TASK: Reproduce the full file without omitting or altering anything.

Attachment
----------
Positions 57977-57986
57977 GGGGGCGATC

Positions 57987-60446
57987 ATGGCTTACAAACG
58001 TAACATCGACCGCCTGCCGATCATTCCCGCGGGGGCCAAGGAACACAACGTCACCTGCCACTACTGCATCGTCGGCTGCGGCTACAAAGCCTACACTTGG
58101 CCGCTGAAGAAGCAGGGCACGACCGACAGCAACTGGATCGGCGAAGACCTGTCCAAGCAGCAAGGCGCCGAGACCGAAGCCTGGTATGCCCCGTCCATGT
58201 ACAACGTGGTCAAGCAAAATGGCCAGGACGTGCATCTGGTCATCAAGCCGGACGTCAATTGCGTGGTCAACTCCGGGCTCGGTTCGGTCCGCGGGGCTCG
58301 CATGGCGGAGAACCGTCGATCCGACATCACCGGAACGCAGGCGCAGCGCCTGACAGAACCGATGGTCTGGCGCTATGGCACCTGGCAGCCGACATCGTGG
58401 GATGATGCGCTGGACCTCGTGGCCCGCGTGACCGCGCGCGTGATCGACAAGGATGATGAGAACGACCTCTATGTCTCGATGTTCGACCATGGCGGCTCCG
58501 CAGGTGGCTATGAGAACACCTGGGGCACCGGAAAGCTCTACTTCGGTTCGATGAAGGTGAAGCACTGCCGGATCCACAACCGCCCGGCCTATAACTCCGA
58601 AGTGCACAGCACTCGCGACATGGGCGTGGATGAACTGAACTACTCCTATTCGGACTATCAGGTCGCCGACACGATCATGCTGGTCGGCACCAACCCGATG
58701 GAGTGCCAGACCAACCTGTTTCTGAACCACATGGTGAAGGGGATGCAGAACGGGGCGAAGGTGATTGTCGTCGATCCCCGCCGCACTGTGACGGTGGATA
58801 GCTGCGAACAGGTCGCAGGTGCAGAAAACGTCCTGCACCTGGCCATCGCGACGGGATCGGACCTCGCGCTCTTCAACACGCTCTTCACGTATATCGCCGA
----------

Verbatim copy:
Positions 57977-57986
57977 GGGGGCGATC

Positions 57987-60446
57987 ATGGCTTACAAACG
58001 TAACATCGACCGCCTGCCGATCATTCCCGCGGGGGCCAAGGAACACAACGTCACCTGCCACTACTGCATCGTCGGCTGCGGCTACAAAGCCTACACTTGG
58101 CCGCTGAAGAAGCAGGGCACGACCGACAGCAACTGGATCGGCGAAGACCTGTCCAAGCAGCAAGGCGCCGAGACCGAAGCCTGGTATGCCCCGTCCATGT
58201 ACAACGTGGTCAAGCAAAATGGCCAGGACGTGCATCTGGTCATCAAGCCGGACGTCAATTGCGTGGTCAACTCCGGGCTCGGTTCGGTCCGCGGGGCTCG
58301 CATGGCGGAGAACCGTCGATCCGACATCACCGGAACGCAGGCGCAGCGCCTGACAGAACCGATGGTCTGGCGCTATGGCACCTGGCAGCCGACATCGTGG
58401 GATGATGCGCTGGACCTCGTGGCCCGCGTGACCGCGCGCGTGATCGACAAGGATGATGAGAACGACCTCTATGTCTCGATGTTCGACCATGGCGGCTCCG
58501 CAGGTGGCTATGAGAACACCTGGGGCACCGGAAAGCTCTACTTCGGTTCGATGAAGGTGAAGCACTGCCGGATCCACAACCGCCCGGCCTATAACTCCGA
58601 AGTGCACAGCACTCGCGACATGGGCGTGGATGAACTGAACTACTCCTATTCGGACTATCAGGTCGCCGACACGATCATGCTGGTCGGCACCAACCCGATG
58701 GAGTGCCAGACCAACCTGTTTCTGAACCACATGGTGAAGGGGATGCAGAACGGGGCGAAGGTGATTGTCGTCGATCCCCGCCGCACTGTGACGGTGGATA
58801 GCTGCGAACAGGTCGCAGGTGCAGAAAACGTCCTGCACCTGGCCATCGCGACGGGATCGGACCTCGCGCTCTTCAACACGCTCTTCACGTATATCGCCGA